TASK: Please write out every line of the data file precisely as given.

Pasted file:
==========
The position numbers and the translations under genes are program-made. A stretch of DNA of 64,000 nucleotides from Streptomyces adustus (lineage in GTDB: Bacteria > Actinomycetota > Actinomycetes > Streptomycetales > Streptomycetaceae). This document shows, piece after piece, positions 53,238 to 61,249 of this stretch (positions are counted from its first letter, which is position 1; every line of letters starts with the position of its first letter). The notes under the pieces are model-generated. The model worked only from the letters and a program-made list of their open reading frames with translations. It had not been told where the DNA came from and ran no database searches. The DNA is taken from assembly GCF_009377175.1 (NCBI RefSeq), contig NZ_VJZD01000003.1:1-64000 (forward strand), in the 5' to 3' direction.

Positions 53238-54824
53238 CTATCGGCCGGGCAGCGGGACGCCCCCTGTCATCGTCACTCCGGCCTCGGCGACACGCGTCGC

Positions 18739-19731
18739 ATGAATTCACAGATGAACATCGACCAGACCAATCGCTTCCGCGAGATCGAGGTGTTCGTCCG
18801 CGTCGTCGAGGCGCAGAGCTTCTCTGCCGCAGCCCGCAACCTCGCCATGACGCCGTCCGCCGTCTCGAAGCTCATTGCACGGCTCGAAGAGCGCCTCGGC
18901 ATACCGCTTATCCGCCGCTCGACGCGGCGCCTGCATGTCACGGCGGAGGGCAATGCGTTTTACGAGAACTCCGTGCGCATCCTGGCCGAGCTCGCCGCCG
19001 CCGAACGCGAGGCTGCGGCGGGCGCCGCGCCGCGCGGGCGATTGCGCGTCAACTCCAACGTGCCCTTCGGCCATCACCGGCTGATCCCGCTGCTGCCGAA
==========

The position numbers and the translations under genes are program-made. A stretch of DNA of 64,000 nucleotides from Streptomyces adustus (lineage in GTDB: Bacteria > Actinomycetota > Actinomycetes > Streptomycetales > Streptomycetaceae). This document shows, piece after piece, positions 53,238 to 61,249 of this stretch (positions are counted from its first letter, which is position 1; every line of letters starts with the position of its first letter). The notes under the pieces are model-generated. The model worked only from the letters and a program-made list of their open reading frames with translations. It had not been told where the DNA came from and ran no database searches. The DNA is taken from assembly GCF_009377175.1 (NCBI RefSeq), contig NZ_VJZD01000003.1:1-64000 (forward strand), in the 5' to 3' direction.

Positions 53238-54824
53238 CTATCGGCCGGGCAGCGGGACGCCCCCTGTCATCGTCACTCCGGCCTCGGCGACACGCGTCGC

Positions 18739-19731
18739 ATGAATTCACAGATGAACATCGACCAGACCAATCGCTTCCGCGAGATCGAGGTGTTCGTCCG
18801 CGTCGTCGAGGCGCAGAGCTTCTCTGCCGCAGCCCGCAACCTCGCCATGACGCCGTCCGCCGTCTCGAAGCTCATTGCACGGCTCGAAGAGCGCCTCGGC
18901 ATACCGCTTATCCGCCGCTCGACGCGGCGCCTGCATGTCACGGCGGAGGGCAATGCGTTTTACGAGAACTCCGTGCGCATCCTGGCCGAGCTCGCCGCCG
19001 CCGAACGCGAGGCTGCGGCGGGCGCCGCGCCGCGCGGGCGATTGCGCGTCAACTCCAACGTGCCCTTCGGCCATCACCGGCTGATCCCGCTGCTGCCGAA